On his third studio album, Few Good Things, the Chicago-born rapper reimagines failure and abundance as he draws on ancestral lessons to build new worlds. Read in the Chicago Reader.
Hood feminism is unabashedly angry, a little asshole-like, proactive, and, sometimes, it’s illegal—but in her latest release writer Mikki Kendall argues that hood feminism is necessary for all women to win. Read the full book review in the Chicago Reader.
Los Angeles and New York might still be the film industry’s biggest hubs, but Kartemquin Films is a reminder that, with support, filmmakers can thrive in Chicago too. Read the full story in the Chicago Reader.
When I learned The L Word was set for a reboot, unlike many queer folks, I felt nothing. Hear me out: the first season is not well developed–even the biggest of The L Word stans couldn’t and still can’t make it through season one. Read the full story in the Chicago Reader.
Before Superman, the Flash, and Captain Marvel, there was real-life hero Harriet Tubman. The biopic Harriet, directed by Kasi Lemmons (Eve’s Bayou), plunges into drama right away, showing a young Harriet (then known as Minty), her freeman husband, John, and extended family receiving a resounding “no” after pleading for Harriet’s freedom with her master. Read… Read More Harriet is the heroic biopic Harriet Tubman deserves
When young Black girls are presumed missing or kidnapped in the U.S, broadcast news and mainstream publications rarely pick the stories up. But if by chance they do, the care put into the reporting is questionable, if not completely careless and without nuance. Read the full story in The Triibe.
The tenth annual Chicago South Asian Film Festival (CSAFF) features 65 films that center on the experiences of South Asians across the diaspora and shed light on a range of social issues that impact their communities. Read the full film festival preview in the Chicago Reader.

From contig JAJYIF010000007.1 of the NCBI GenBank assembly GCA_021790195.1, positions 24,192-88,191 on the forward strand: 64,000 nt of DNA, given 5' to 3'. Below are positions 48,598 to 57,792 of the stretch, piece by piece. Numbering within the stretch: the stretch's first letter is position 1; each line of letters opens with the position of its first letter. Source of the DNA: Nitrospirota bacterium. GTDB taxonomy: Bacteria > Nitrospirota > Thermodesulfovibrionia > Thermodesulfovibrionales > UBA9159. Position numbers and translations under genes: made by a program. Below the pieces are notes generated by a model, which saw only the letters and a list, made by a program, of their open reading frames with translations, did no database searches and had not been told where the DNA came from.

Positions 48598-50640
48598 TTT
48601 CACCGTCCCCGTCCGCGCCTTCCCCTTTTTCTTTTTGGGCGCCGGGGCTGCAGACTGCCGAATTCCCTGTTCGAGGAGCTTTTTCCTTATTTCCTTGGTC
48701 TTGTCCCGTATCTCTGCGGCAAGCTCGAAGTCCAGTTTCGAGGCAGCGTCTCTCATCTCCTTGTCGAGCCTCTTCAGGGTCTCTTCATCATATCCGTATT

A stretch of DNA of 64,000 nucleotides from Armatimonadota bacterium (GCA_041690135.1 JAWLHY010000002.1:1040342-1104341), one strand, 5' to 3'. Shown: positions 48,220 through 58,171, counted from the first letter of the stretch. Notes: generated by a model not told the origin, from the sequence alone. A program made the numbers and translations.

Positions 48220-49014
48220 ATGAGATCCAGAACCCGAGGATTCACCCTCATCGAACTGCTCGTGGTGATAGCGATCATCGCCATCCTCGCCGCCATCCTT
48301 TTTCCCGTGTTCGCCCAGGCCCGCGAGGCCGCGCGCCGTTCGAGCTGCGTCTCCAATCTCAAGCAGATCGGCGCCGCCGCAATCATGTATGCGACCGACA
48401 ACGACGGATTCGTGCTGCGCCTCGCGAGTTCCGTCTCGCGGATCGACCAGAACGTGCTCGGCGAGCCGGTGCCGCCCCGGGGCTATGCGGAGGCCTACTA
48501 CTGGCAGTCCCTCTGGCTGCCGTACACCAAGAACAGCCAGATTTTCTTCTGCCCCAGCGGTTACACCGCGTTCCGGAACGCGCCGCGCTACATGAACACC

The rise of house music is a large chapter in Chicago’s story, yet Revolution Chicago’s retelling makes the genre an uncompelling sidenote. Despite no support from his father and skepticism from his mother, Mickey “Mixin’” Oliver pursues a career DJing house music, eventually landing a gig at then-failing WBMX. Read the full theatre review in the… Read More Revolution Chicago doesn’t fully capture the fervor of house music’s early days
Photo by Andy Hood. I led the Washington Heights & Brainerd section of South Side Weekly’s Best of Chicago. Read the stories here.
This story is part of the Marshall Project’s “We Are Witnesses: Chicago” series. In 15 direct-to-camera testimonies, this collection of videos gives voice to Chicagoans affected by the justice system. Watch the videos at themarshallproject.org/chicago. Toni Morrison told O Magazine in 2003 that “when you get these jobs that you have been so brilliantly trained for, just remember that your… Read More The Marshall Project: Responsibility and recovery